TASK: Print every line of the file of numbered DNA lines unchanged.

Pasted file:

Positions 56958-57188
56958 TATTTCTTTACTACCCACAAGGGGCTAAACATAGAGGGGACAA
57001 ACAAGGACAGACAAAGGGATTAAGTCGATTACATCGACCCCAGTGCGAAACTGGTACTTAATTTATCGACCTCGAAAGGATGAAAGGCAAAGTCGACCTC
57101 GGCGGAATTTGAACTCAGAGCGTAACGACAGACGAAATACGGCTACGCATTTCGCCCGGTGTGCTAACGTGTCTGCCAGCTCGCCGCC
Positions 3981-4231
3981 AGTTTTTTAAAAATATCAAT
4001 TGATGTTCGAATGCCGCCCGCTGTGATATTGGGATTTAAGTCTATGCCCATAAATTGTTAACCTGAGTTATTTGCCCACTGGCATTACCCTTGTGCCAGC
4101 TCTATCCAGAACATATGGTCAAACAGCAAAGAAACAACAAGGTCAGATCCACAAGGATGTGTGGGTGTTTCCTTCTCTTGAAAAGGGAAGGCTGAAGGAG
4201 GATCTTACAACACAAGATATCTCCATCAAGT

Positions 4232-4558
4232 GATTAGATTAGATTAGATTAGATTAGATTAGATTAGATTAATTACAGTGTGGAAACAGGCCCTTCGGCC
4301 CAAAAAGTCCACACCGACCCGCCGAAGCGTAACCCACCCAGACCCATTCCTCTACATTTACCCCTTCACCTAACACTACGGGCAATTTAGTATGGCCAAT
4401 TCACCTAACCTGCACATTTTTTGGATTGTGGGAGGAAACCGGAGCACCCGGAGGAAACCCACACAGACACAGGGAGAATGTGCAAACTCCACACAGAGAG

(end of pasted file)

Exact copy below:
Positions 56958-57188
56958 TATTTCTTTACTACCCACAAGGGGCTAAACATAGAGGGGACAA
57001 ACAAGGACAGACAAAGGGATTAAGTCGATTACATCGACCCCAGTGCGAAACTGGTACTTAATTTATCGACCTCGAAAGGATGAAAGGCAAAGTCGACCTC
57101 GGCGGAATTTGAACTCAGAGCGTAACGACAGACGAAATACGGCTACGCATTTCGCCCGGTGTGCTAACGTGTCTGCCAGCTCGCCGCC
Positions 3981-4231
3981 AGTTTTTTAAAAATATCAAT
4001 TGATGTTCGAATGCCGCCCGCTGTGATATTGGGATTTAAGTCTATGCCCATAAATTGTTAACCTGAGTTATTTGCCCACTGGCATTACCCTTGTGCCAGC
4101 TCTATCCAGAACATATGGTCAAACAGCAAAGAAACAACAAGGTCAGATCCACAAGGATGTGTGGGTGTTTCCTTCTCTTGAAAAGGGAAGGCTGAAGGAG
4201 GATCTTACAACACAAGATATCTCCATCAAGT

Positions 4232-4558
4232 GATTAGATTAGATTAGATTAGATTAGATTAGATTAGATTAATTACAGTGTGGAAACAGGCCCTTCGGCC
4301 CAAAAAGTCCACACCGACCCGCCGAAGCGTAACCCACCCAGACCCATTCCTCTACATTTACCCCTTCACCTAACACTACGGGCAATTTAGTATGGCCAAT
4401 TCACCTAACCTGCACATTTTTTGGATTGTGGGAGGAAACCGGAGCACCCGGAGGAAACCCACACAGACACAGGGAGAATGTGCAAACTCCACACAGAGAG